Industrial Relations and European State Traditions

Industrial Relations and European State Traditions

Industrial Relations and European State Traditions

Industrial Relations and European State Traditions

Synopsis

The behavior of trade unions, employers, and governments varies widely across the countries of western Europe. Colin Crouch tries to explain these differences and assess their significance. He considers 120 years of industrial relations history in 15 countries and ends by seeking explanations much further back in time than is usually considered necessary.

Excerpt

Over the decade that this book has taken to write, it has come to have three themes. Originally it was to be about the way in which industrial-relations systems changed over time, the different types of system one could identify, and the hypothetically different forms of behaviour and outcomes that might be associated with different types. This remains the predominant substance of the work, though my first intention to study the post-war development of France, Germany, Italy, and the United Kingdom changed into an account of fifteen western countries over 120 years, with a final glance over a far longer historical period.

The second theme concerns the unity and diversity of western European experience. This became an inevitable preoccupation given the period during which the book was written. I began to study European countries other than the United Kingdom in 1975, the year of the British referendum on entry into the European Economic Community, when I joined Alessandro Pizzorno's project on the resurgence after 1968 of industrial conflict in Europe. I finished writing the present volume as the political barriers that had hitherto defined western Europe's eastern boundary came crashing down and the geopolitical identity of Germany, Europe's most important state, changed yet again. and there are widespread expectations that the completion of the single European market by the end of 1992 will lead to an increasing homogeneity of European societies. the British, in particular, whether they are Europhiles or Europhobes, seem to feel that there is a monolithic Europe out there, from which Britain differs rather sharply. My own work has instead impressed upon me the persistent variety of western Europe-- the plural 'traditions' in my title is very self-conscious--and the fact that the United Kingdom is just a part of that variety. On some points she is an outlier, but often she is more 'like', say, France or Germany than those countries are 'like' each other.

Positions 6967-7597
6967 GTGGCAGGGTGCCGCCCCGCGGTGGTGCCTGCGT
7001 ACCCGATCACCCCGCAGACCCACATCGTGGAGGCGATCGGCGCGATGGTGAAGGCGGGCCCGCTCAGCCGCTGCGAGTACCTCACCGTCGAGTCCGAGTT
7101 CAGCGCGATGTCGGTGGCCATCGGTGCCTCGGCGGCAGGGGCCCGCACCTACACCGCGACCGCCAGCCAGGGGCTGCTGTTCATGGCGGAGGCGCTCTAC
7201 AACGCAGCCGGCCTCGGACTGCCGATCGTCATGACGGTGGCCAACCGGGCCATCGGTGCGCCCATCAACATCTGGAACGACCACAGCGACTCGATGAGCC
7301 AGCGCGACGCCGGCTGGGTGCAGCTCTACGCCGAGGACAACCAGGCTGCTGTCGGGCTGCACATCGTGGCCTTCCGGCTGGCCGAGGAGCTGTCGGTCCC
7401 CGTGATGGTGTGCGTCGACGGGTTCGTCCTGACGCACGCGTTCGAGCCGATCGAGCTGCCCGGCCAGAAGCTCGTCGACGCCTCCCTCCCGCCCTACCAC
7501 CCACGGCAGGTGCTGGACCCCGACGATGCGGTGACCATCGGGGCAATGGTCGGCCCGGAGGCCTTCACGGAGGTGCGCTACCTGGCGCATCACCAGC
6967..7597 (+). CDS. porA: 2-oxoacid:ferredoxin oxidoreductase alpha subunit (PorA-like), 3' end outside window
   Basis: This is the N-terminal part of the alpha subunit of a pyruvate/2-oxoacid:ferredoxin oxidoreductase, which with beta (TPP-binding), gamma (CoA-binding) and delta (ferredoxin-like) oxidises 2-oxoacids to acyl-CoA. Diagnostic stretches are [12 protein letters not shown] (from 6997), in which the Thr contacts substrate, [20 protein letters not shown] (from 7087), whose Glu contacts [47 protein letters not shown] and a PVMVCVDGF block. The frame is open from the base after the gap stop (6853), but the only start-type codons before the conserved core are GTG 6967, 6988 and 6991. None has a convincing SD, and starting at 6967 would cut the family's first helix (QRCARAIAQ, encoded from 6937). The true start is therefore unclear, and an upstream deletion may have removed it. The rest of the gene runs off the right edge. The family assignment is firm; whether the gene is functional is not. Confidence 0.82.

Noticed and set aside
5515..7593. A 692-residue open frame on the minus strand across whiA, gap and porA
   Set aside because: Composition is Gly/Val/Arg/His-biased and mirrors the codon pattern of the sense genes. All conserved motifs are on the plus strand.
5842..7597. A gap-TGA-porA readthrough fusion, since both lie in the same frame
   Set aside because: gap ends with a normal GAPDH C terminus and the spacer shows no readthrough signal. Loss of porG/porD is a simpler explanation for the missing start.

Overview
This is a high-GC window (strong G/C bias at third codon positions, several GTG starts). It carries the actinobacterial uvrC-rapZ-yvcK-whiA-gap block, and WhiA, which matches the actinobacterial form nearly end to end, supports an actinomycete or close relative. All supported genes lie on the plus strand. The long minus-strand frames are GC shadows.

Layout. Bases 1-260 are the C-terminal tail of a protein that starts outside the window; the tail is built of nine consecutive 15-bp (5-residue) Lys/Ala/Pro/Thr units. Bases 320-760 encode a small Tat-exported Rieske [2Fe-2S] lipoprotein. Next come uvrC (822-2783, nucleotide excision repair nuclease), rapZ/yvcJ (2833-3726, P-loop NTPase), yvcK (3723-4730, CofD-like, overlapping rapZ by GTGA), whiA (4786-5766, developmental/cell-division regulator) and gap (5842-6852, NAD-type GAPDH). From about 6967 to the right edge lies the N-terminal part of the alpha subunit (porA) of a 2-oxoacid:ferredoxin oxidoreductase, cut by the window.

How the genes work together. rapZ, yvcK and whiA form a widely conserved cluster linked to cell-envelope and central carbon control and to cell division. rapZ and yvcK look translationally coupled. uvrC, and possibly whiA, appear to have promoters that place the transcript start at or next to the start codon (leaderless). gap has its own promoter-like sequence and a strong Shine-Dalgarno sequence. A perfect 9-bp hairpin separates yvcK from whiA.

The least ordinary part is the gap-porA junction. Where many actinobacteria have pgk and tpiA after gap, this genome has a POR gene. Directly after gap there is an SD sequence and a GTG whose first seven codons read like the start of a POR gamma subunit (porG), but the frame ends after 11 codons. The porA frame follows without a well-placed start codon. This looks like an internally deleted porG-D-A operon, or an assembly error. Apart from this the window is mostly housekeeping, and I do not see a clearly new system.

The year 1990, when my narrative ends, thus fortuitously saw the close of a chapter in the development of modern Europe. in the coming years Germany's economic and political record will take new paths, and anyone studying European historical . . .

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